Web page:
 Fraud in relation to procurement and commissioning in the NHS; threats associated with post-contract invoice manipulation Procurement and commissioning fraud in relation to post contract invoice manipulation occurs when payments are made by the NHS from fraudulently submitted claims for work either partially or not carried out.

     Driving improvements in standards of counter fraud work in the NHS The NHSCFA aim to lead, guide and influence the improvement of standards in counter fraud work, in line with HM Government Counter Fraud Professional Standards, across the NHS and wider health group, through review, assessment and benchmark reporting of counter fraud provision across the system.

    Specific priorities are identified through a detailed control strategy process that employs the evaluation of intelligence in our annual Strategic Intelligence Assessment (SIA). The SIA utilises the Management of Risk in Law Enforcement environments (MoRiLE) national model to identify key thematic risk areas and capabilities to take direct action.

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    The structured risk modelling methodology and language used in our assessment is consistent with that used by the vast majority of law enforcement agencies and functions in the United Kingdom. The MoRiLe process considers a number of factors in addition to the loss to fraud estimated in the Strategic Intelligence Assessment which include (among others) the impact on the community, public expectation, reputational and political influences and the capacity and capability of the NHSCFA to effect change.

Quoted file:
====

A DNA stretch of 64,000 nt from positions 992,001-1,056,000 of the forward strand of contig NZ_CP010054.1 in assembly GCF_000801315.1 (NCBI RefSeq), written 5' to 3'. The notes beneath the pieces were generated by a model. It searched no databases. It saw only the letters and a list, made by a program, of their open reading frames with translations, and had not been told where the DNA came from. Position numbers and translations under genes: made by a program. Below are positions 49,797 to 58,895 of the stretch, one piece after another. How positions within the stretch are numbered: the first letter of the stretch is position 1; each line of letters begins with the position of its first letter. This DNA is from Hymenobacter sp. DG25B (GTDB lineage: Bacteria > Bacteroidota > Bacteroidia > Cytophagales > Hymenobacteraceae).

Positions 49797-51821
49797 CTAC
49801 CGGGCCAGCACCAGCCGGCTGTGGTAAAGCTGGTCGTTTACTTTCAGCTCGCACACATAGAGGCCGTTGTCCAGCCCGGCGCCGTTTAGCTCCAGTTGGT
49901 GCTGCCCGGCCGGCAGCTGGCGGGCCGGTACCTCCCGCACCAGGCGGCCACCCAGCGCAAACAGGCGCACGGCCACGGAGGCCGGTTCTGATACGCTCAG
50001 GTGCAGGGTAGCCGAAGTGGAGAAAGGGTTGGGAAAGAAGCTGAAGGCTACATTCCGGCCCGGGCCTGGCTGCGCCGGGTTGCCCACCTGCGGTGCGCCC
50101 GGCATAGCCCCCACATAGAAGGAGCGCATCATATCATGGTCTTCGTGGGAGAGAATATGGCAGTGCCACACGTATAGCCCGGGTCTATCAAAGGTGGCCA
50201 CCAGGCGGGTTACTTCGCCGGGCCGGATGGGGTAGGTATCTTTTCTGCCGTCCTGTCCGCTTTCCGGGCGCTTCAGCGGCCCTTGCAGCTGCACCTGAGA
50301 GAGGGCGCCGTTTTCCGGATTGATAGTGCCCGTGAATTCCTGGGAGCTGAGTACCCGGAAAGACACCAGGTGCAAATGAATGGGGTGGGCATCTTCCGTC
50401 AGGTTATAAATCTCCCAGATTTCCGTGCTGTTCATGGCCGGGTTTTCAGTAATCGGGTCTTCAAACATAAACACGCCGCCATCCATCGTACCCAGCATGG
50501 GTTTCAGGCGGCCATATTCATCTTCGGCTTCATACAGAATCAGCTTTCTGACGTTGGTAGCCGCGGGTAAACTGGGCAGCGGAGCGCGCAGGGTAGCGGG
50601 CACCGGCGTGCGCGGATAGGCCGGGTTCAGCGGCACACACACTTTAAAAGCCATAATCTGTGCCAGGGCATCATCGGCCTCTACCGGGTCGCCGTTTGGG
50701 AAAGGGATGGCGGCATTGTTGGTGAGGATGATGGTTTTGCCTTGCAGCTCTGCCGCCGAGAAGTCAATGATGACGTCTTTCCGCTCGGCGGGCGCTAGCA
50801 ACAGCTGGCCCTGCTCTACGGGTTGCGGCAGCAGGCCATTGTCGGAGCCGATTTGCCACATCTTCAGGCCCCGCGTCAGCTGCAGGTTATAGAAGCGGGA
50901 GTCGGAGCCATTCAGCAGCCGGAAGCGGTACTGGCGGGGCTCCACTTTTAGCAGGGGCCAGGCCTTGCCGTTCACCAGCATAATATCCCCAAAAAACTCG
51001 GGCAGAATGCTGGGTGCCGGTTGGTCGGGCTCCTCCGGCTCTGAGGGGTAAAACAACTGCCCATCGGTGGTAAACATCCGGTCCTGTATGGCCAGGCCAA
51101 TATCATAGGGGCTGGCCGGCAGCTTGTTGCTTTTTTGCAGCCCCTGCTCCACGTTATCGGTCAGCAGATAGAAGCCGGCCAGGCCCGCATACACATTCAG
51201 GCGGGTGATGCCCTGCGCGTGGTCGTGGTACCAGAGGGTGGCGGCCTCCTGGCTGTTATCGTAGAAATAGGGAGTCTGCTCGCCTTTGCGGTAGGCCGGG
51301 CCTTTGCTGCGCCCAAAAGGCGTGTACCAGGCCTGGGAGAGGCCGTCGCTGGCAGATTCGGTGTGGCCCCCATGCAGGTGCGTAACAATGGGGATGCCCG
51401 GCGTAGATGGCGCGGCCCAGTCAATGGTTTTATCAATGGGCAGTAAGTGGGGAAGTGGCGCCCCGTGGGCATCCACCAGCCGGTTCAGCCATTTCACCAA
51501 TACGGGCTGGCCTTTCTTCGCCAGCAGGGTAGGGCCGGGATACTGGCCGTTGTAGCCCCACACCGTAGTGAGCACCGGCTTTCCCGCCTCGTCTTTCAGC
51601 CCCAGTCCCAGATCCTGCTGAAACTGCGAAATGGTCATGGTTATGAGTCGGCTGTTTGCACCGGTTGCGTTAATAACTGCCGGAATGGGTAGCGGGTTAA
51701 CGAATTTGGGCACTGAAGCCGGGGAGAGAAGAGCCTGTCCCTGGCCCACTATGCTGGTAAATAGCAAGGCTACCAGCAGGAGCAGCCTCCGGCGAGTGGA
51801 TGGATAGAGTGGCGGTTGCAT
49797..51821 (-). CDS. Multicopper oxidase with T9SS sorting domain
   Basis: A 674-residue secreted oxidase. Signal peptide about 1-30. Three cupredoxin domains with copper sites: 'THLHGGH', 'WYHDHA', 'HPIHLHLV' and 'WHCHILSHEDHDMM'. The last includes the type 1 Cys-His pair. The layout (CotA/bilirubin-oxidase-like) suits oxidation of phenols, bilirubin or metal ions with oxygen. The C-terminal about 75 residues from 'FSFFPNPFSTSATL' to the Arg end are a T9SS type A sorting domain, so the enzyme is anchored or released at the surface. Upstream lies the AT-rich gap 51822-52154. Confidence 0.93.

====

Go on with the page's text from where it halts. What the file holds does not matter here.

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    1. About us The NHS Counter Fraud Authority (NHSCFA) is a special health authority charged with the identification, investigation and prevention of fraud within the NHS.

    As a special health authority focused entirely on counter fraud work, the NHSCFA is independent from other NHS bodies and is directly accountable to the Department of Health and Social Care (DHSC). The NHSCFA was established on 1 November 2017.

    Our mission is to lead the fight against fraud affecting the NHS and wider health service, and protect vital resources intended for patient care.

    Our vision is for an NHS that can protect its valuable resources from fraud.

    Our purpose is to lead the NHS in protecting its resources by using intelligence to understand the nature of fraud risks, investigate serious and complex fraud, reduce its impact and drive improvements.

    For the purposes of this document, the term ‘fraud’ refers to a range of economic crimes, such as fraud, bribery and corruption or any other illegal acts committed by an individual or group of individuals to obtain a financial or professional gain.

    From data gathered in 2016-17, in 2017-18 we estimated that fraud losses within the NHS exceeded £1.29 billion per annum1. This should be seen in the context of total health spending of over £120.5 billion2.

    All types of financial loss to the public purse reduce the government’s ability to provide public